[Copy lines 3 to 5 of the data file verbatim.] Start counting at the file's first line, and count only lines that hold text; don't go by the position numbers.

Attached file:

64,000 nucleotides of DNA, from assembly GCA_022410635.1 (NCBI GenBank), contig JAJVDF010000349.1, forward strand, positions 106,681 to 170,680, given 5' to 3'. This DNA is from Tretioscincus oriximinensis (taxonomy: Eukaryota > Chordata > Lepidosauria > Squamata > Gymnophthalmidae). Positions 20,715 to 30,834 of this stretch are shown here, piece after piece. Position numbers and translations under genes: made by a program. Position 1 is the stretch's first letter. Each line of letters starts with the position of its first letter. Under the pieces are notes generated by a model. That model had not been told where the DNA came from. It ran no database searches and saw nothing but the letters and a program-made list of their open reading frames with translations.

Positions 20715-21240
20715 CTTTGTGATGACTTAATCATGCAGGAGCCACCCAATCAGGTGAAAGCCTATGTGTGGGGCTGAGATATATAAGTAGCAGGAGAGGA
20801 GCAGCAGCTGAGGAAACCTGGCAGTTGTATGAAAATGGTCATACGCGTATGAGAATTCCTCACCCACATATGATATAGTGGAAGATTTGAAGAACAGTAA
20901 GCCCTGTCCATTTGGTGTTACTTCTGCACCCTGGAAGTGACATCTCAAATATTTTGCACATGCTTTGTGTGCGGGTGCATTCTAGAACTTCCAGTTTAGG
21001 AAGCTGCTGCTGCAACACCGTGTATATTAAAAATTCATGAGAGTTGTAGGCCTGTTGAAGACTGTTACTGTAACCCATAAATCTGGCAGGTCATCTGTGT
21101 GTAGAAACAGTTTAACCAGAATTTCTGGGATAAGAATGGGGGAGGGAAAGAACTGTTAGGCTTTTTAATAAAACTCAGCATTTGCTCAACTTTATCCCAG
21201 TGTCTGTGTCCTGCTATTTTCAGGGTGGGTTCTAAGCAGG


20715 CTTTGTGATGACTTAATCATGCAGGAGCCACCCAATCAGGTGAAAGCCTATGTGTGGGGCTGAGATATATAAGTAGCAGGAGAGGA
20801 GCAGCAGCTGAGGAAACCTGGCAGTTGTATGAAAATGGTCATACGCGTATGAGAATTCCTCACCCACATATGATATAGTGGAAGATTTGAAGAACAGTAA
20901 GCCCTGTCCATTTGGTGTTACTTCTGCACCCTGGAAGTGACATCTCAAATATTTTGCACATGCTTTGTGTGCGGGTGCATTCTAGAACTTCCAGTTTAGG